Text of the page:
8 Reasons Why Open Source Machine Learning Frameworks Still Rule the Landscape
For the past four years, we’ve taken the pulse of the data science community with our annual Data Scientist Survey. 2018, of course, is no difference. And while we confirmed a few things we anticipated–namely, that data scientists love their jobs and that more and more of their work is being used for AI projects–one thing we didn’t totally anticipate was the supremacy of open source machine learning frameworks above all else: The results, as you can see, are pretty staggering. A vast majority of the most popular frameworks are open source. Why exactly, you might ask? We’ve got a few ideas:
1. They’re free!
Saying that open source frameworks are free is clearly an obvious statement, but it really does constitute one of the top reason why both individuals and companies often turn to them. Investing in expensing licenses early on, before clearly understanding your use case, simply isn’t a reasonable approach. R&D teams appreciate the flexibility that comes with the ability to compare many different options and experiment with them with no strings attached until they commit to a specific framework. Also, research institutions and early stage startups, which constitute two of the most prolific centers of technological innovation, also share a need to choose the cost-efficient option available to them and typically end up relying on open source solutions.
2. Open source frameworks usually get to the market quicker
Open source software is usually faster to the market than proprietary software because its development is mostly agile in nature, in particular when it is written by single individuals or small groups of talented AI practitioners. There is no roadmap planning involved, no prioritization. It just “happens.” So there are usually multiple implementations for each algorithm or each technical problem that a Machine Learning expert needs to solve.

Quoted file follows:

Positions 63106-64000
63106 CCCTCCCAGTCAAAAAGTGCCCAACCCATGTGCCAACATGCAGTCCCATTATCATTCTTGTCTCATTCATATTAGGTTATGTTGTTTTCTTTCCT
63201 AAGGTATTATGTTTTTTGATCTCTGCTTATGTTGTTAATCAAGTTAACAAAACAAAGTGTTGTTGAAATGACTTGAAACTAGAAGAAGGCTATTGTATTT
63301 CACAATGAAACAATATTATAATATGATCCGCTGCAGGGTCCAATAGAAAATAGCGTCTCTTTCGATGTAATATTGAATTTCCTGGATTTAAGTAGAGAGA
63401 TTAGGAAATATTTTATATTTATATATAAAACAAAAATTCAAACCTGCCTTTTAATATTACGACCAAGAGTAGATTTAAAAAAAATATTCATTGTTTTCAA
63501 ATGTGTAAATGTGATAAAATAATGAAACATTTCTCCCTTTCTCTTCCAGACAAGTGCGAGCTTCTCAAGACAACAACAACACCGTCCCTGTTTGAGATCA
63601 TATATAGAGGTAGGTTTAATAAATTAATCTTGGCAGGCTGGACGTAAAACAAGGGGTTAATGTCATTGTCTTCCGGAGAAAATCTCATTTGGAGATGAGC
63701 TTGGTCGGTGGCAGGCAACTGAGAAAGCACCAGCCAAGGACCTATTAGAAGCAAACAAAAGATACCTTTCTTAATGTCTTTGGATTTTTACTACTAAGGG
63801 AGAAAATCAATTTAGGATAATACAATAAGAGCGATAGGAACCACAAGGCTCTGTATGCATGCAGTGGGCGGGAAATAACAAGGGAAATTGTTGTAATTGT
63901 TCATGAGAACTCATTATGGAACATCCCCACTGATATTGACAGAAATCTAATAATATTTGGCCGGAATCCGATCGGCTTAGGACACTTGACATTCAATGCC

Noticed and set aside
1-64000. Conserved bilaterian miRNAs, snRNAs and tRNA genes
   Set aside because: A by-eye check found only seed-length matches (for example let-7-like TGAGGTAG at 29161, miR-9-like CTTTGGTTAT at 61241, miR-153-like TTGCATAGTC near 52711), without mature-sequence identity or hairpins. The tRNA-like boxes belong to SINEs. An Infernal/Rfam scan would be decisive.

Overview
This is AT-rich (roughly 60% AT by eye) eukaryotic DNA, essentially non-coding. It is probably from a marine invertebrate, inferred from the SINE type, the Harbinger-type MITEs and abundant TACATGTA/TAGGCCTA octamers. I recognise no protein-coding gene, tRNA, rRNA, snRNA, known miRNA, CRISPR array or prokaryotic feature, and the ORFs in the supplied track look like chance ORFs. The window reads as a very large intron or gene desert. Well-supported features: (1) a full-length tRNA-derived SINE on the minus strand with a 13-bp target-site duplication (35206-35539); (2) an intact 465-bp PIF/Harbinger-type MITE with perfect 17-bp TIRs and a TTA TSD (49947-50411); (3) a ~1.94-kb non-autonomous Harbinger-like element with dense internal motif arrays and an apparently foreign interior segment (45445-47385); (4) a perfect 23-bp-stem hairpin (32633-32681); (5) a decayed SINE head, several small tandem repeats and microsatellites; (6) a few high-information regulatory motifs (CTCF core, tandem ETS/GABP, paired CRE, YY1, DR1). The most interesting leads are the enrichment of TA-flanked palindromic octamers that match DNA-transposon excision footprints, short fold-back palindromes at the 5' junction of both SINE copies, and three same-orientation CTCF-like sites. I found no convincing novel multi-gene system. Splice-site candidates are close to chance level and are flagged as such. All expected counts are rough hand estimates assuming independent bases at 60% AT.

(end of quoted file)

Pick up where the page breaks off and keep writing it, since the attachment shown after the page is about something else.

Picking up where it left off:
3. “Holistic support” often beats customer support
People naturally don’t associate open source libraries with the idea of high quality support, because, well, there is no support. In fact, don’t many such frameworks warn us that the results come with no guarantee, and to use them at our own risk.
However, open source code has this incredible advantage of gathering crowds of passionate developers and users around a common problem. The key concept behind open source is what could be qualified as “crowd-coding”, and also “crowd-testing.” Most importantly, even though all these users are facing similar technical challenges, they are often considering these challenges from a different point of view, in the context of a different use case or business problem. They are real-life users naturally become contributors interested in improving a same tool to solve their own real-life problems.
Consequently, new features are regularly added, and chances are, if you need a new functionality from the tool, others might also need that same improvements and might have actually already started to work on it. And because of this, open source software development might turn out to be more agile compared to proprietary solutions for which you would have to submit a feature request and hope that it gets prioritized by the maker of the tool you are using. Open source tools typically undergo holistic improvements inspired by real-life problems.
Similarly, because of the volume and the variety of the users of the software, open source code is being tested in real-life conditions as opposed to an engineering team in an office. In other teams, it is fool-proofed by others and goes a much more extensive testing phase that proprietary software would.
4. Cutting edge technology often originates in open source